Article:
Medical News

HIV/AIDS Therapy: Drug Cocktail Benefits Women With Advanced HIV/AIDS

March 25, 2004

This article is part of The Body PRO's archive. Because it contains information that may no longer be accurate, this article should only be considered a historical document.

According to new US study of 1,132 HIV-infected women, women with advanced-stage HIV can benefit greatly from highly-active antiretroviral therapy (HAART) treatment. "Prior to this study, it was believed that many patients with advanced-stage HIV would not do very well with HAART," noted Dr. Kathryn Anastos, principal investigator in the 6-year, National Institutes of Health-sponsored study, and an attending physician and associate professor of medicine and epidemiology at Montefiore Medical Center. "Our study shows that is not the case. It is tremendously exciting news for patients who, for a variety of reasons, do not start HIV therapy early."

To assess the effectiveness of HAART, the researchers measured HIV markers in the blood of patients. "We found that low CD4+ counts and high viral load prior to treatment do not matter in determining the outcome for HIV-infected patients, as long as those numbers improved," Anastos said. "Only post-HAART treatment levels of these markers matter in determining a patient's chances of survival."

Anastos and colleagues found that, "Even in women with advanced immunologic abnormalities, HAART that raises the CD4+ cell count to greater than 200 cells/microl and reduces HIV-1 RNA levels to less than 10,000 copies/mL effectively mitigates the negative prognosis associated with low CD4+ cell counts and high HIV-1 RNA prior to therapy."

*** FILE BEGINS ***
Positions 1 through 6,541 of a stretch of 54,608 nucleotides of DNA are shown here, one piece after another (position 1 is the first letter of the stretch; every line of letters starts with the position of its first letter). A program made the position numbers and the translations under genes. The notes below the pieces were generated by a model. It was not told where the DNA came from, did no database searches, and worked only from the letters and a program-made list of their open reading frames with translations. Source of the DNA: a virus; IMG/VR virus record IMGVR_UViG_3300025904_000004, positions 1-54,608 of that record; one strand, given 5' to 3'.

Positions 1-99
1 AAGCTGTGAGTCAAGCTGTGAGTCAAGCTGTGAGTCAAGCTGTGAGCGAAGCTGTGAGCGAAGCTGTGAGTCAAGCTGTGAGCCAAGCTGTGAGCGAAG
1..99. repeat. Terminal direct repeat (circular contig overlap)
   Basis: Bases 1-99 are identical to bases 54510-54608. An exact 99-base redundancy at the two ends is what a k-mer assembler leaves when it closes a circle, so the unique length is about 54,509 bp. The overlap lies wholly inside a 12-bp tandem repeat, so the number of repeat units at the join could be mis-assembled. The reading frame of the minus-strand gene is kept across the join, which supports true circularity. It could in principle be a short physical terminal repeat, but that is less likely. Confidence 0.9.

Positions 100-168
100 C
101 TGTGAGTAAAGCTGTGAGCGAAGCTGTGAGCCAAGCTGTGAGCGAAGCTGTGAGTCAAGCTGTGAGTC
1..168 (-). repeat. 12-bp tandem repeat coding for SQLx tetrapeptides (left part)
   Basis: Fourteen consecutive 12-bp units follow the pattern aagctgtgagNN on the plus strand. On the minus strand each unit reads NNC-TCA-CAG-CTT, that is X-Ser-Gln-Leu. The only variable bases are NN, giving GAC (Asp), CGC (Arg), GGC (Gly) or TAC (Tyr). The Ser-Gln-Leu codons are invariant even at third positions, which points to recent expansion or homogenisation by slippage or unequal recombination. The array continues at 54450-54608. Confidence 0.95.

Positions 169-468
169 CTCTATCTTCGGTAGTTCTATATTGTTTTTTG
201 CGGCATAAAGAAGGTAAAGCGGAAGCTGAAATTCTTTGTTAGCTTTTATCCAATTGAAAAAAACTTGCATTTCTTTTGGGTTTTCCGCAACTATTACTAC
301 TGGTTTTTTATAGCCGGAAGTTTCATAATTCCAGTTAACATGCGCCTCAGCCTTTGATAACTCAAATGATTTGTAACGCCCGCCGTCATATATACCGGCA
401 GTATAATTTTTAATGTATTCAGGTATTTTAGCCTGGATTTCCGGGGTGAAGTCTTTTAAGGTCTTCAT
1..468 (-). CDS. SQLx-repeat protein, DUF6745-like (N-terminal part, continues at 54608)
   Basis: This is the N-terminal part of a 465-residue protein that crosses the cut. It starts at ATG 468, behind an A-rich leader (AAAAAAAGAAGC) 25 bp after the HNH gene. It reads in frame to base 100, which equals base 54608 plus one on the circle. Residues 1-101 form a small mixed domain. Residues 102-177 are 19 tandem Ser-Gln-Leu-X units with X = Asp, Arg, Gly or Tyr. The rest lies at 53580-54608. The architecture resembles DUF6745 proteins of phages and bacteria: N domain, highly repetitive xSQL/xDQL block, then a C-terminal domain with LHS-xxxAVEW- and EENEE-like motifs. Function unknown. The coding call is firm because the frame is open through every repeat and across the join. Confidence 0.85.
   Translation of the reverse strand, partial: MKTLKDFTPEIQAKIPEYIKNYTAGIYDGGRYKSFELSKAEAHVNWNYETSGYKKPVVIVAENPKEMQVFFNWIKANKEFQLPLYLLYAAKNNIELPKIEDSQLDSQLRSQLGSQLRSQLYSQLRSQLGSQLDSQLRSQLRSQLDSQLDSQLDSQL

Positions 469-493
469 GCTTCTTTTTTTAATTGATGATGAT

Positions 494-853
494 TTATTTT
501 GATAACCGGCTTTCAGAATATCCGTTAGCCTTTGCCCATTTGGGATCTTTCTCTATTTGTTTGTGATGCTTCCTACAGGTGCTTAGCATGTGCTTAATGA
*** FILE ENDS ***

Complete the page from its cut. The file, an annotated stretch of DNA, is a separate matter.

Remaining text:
However, "There are still some patients who do not respond to therapy with improved laboratory values of CD4+ count and viral load, and thus may not do well clinically," the authors wrote.

The importance of the study was underscored by an accompanying editorial that noted that many HIV-infected patients in the United States are not receiving treatment until after they become sick with AIDS. For these patients, the editorial states, the study is "encouraging because it shows them that most patients with very late-stage illness benefit from antiretroviral therapy." The researchers used data from the Women's Interagency HIV study, the nation's largest ongoing study of women and AIDS, now in its 11th year.

The study, "The Prognostic Importance of Changes in CD4+ Cell Count and HIV-1 RNA Level in Women After Initiating Highly Active Antiretroviral Therapy," was published in the Annals of Internal Medicine (2004;140(4):256-264).

Back to other news for March 25, 2004

Adapted from:
Women's Health Weekly

This article was provided by CDC National Prevention Information Network. It is a part of the publication CDC HIV/Hepatitis/STD/TB Prevention News Update.
See Also
What Did You Expect While You Were Expecting?
HIV/AIDS Resource Center for Women


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